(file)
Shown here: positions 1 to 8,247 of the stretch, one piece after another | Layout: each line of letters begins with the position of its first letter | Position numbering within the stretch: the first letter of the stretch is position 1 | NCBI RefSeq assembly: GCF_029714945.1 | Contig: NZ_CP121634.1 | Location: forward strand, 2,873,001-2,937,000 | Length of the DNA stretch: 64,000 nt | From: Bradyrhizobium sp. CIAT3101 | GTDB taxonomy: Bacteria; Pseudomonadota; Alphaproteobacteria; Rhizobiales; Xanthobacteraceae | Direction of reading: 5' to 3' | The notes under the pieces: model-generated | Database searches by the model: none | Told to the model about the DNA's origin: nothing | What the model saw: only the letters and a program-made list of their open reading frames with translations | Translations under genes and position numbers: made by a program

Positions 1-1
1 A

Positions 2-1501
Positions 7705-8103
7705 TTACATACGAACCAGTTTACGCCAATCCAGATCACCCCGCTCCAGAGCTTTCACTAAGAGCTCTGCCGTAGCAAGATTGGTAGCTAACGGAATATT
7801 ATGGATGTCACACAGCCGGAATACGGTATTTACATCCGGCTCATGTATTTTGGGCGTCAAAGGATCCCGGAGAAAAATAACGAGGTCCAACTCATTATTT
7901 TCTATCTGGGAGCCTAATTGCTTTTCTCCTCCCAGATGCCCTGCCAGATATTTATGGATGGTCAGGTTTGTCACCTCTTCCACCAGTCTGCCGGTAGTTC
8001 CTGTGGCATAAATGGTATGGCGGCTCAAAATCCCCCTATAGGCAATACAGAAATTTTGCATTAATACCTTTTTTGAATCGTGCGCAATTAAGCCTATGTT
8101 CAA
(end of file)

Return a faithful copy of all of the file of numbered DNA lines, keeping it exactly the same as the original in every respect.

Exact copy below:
Shown here: positions 1 to 8,247 of the stretch, one piece after another | Layout: each line of letters begins with the position of its first letter | Position numbering within the stretch: the first letter of the stretch is position 1 | NCBI RefSeq assembly: GCF_029714945.1 | Contig: NZ_CP121634.1 | Location: forward strand, 2,873,001-2,937,000 | Length of the DNA stretch: 64,000 nt | From: Bradyrhizobium sp. CIAT3101 | GTDB taxonomy: Bacteria; Pseudomonadota; Alphaproteobacteria; Rhizobiales; Xanthobacteraceae | Direction of reading: 5' to 3' | The notes under the pieces: model-generated | Database searches by the model: none | Told to the model about the DNA's origin: nothing | What the model saw: only the letters and a program-made list of their open reading frames with translations | Translations under genes and position numbers: made by a program

Positions 1-1
1 A

Positions 2-1501
Positions 7705-8103
7705 TTACATACGAACCAGTTTACGCCAATCCAGATCACCCCGCTCCAGAGCTTTCACTAAGAGCTCTGCCGTAGCAAGATTGGTAGCTAACGGAATATT
7801 ATGGATGTCACACAGCCGGAATACGGTATTTACATCCGGCTCATGTATTTTGGGCGTCAAAGGATCCCGGAGAAAAATAACGAGGTCCAACTCATTATTT
7901 TCTATCTGGGAGCCTAATTGCTTTTCTCCTCCCAGATGCCCTGCCAGATATTTATGGATGGTCAGGTTTGTCACCTCTTCCACCAGTCTGCCGGTAGTTC
8001 CTGTGGCATAAATGGTATGGCGGCTCAAAATCCCCCTATAGGCAATACAGAAATTTTGCATTAATACCTTTTTTGAATCGTGCGCAATTAAGCCTATGTT
8101 CAA